top of page
  • Yazarın fotoğrafıemre koluman

Effective Nationality in International Investment Arbitration

Effective nationality doctrine is confined to situations where an individual possesses lawfully two or more nationalities and where it is necessary to choose which of them is effective for given purposes.[1] In international law, the issue of “effective nationality” was famously considered by the International Court of Justice in the Nottebohm case. The Court considered whether Liechtenstein could espouse the case of Mr. Nottebohm, a national of both Liechtenstein and Germany, against Guatemala. Mr. Nottebohm had a long-standing and close connection with Guatemala, where he had lived for most of the previous thirty years, but only a minor connection with Liechtenstein.

Accordingly, the Court held that Mr. Nottebohm’s case could not be espoused by Liechtenstein because he did not have sufficient connection with that country. In this case, with emphasizing on effective nationality, it was decided that the existence of a genuine link between a person and a state is required in order to get diplomatic protection.

The principle developed in the Nottebohm casehas been used by various international tribunals. It was famously applied by the Iran–United States Claims Tribunal to determine if dual nationals of both US and Iranian could claim against Iran. The Tribunal stated that, with the Nottebohm case, the acceptance and the approval by the International Court of Justice of the search for the real and effective nationality based on facts of a case, instead of an approach relying on more formalistic criteria.

In literature, it is argued that an international tribunal is not bound by the national law in all circumstances. Nationality provisions of national law may be disregarded by tribunals in cases of ineffective nationality when there is a lack of a genuine link between the state and the individual. However, there is no agreement whether the nationality principles developed in the field of “diplomatic protection” can be automatically applicable in investor-state arbitration. On contrary, legal doctrine and case law have emphasized some important differences between the two.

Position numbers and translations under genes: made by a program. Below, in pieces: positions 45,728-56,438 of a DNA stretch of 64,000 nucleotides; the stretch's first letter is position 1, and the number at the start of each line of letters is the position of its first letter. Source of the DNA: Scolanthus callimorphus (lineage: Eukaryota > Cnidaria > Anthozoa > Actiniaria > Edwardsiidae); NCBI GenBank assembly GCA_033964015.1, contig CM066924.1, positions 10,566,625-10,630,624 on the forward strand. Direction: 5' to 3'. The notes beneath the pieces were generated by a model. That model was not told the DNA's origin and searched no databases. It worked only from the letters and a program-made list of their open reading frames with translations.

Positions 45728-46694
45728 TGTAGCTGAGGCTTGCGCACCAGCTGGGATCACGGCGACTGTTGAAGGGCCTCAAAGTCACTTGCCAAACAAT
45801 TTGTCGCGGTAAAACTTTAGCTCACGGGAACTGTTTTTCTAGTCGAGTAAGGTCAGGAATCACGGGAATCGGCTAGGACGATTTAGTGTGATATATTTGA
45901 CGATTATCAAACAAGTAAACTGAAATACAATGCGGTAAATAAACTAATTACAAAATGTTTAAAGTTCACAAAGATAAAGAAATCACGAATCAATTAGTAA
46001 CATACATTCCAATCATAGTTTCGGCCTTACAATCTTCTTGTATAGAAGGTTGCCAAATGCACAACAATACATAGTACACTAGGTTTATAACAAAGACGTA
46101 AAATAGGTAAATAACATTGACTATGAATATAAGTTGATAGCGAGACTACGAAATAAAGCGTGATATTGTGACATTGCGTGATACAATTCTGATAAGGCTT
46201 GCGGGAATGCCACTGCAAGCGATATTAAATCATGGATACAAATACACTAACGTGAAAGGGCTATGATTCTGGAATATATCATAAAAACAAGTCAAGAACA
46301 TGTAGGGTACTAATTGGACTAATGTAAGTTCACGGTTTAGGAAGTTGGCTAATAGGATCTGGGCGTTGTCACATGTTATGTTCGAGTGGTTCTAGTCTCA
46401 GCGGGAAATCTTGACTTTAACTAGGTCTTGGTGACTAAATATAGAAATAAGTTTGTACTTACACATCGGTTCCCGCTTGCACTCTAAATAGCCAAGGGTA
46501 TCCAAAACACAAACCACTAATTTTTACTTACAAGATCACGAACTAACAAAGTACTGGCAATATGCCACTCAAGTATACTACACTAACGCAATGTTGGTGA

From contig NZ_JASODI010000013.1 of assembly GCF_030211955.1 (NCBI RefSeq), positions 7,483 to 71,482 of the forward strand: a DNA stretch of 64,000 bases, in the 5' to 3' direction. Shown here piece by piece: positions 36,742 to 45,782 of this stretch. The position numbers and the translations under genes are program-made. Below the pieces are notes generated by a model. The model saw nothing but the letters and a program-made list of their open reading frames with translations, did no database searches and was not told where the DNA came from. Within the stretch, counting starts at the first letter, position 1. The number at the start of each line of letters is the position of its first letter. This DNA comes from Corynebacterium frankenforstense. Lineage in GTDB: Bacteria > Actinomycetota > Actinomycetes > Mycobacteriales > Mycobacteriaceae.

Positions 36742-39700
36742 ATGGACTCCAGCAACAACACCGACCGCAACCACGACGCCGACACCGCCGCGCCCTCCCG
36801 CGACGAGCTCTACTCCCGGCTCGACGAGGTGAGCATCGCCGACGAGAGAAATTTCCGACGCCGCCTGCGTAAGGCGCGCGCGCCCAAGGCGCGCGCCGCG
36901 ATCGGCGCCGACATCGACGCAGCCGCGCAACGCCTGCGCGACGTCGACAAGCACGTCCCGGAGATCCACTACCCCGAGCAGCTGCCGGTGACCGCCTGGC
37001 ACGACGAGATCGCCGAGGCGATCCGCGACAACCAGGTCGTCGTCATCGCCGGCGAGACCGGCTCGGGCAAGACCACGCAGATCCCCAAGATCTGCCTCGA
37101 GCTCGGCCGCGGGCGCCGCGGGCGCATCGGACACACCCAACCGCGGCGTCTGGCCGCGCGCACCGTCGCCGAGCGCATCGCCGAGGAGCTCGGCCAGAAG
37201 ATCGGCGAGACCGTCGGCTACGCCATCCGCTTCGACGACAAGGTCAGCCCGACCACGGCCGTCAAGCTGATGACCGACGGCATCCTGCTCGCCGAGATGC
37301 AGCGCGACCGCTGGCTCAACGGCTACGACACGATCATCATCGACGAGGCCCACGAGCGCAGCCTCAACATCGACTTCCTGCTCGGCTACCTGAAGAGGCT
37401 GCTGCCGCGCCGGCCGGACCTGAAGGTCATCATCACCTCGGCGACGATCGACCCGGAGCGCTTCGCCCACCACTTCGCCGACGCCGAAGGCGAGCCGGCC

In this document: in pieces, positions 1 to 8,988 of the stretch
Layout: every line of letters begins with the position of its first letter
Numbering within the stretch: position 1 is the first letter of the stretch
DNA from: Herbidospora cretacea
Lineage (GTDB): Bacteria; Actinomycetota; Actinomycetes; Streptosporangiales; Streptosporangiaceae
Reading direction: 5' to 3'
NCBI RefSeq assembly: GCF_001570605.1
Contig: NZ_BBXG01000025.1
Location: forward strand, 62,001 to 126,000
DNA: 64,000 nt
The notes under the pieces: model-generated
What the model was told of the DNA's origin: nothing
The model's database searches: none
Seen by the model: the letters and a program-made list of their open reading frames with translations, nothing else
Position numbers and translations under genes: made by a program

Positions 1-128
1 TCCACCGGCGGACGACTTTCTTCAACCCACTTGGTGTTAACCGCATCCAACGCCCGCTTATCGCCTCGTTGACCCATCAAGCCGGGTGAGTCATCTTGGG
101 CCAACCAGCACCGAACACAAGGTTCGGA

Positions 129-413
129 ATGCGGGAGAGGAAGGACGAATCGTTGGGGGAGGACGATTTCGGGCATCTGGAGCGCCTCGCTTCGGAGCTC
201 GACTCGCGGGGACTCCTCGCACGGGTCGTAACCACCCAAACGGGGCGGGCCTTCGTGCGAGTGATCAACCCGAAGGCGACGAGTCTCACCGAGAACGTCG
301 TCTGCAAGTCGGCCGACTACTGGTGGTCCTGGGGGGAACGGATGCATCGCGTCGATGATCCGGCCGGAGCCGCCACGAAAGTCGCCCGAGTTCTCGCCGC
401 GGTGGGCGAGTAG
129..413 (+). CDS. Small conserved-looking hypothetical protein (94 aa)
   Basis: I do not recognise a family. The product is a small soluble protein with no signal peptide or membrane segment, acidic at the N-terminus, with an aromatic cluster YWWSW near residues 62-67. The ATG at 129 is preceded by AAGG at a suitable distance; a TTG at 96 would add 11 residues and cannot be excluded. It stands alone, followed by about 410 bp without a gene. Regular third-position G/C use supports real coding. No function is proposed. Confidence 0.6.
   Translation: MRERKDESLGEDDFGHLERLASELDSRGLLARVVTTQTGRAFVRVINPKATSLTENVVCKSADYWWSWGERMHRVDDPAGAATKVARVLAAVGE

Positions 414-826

In Saba Fakes vs Turkeycase[2], the Tribunal stated that, according to Article 25 of the Convention, natural persons holding the nationality of both contracting-states are excluded from the jurisdiction of the ICSID; Tribunal also noted that treaties for the promotion and protection of investments, as well as the ICSID Convention, establish a separate mechanism of direct recourse to international arbitration against the host state, so there was no need for an effective citizenship research.

In another ICSID case, Champion Trading Company v. Arab Republic of Egypt[3], the Tribunal held that the Nottebohmand Iran–United States Claims Tribunal’s (A/18) decisions find no application in investment arbitration because the Convention in Article 25(2)(a) contains a clear and specific rule regarding dual nationals; the principle of effective nationality has no role in cases interpreting Article 25(2) of the ICSID Convention. Although this point is stated, the Tribunal also expressed that “It might for instance be questionable if the third or fourth foreign born generation, which has no ties whatsoever with the country of its forefathers, could still be considered to have, for the purpose of the Convention, the nationality of this State.”; in this context, the Tribunal thus determined that the investigation of effective nationality in investment arbitration is not entirely out of practice.

Finally, in Siag and Vecchi v. Arab Republic of Egyptcase[4], the Tribunal noted that the provisions of Article 25 were clear and the Champion Tradingcase left no room for a discussion of “dominant” or “effective” nationality. Additionally, during the ICSID Convention’s preparatory work, dual nationality was debated by the Drafting Working Group, but the convention’s final version did not contain the provision on effective nationality, so the drafting history can be an assistance in this manner.[5]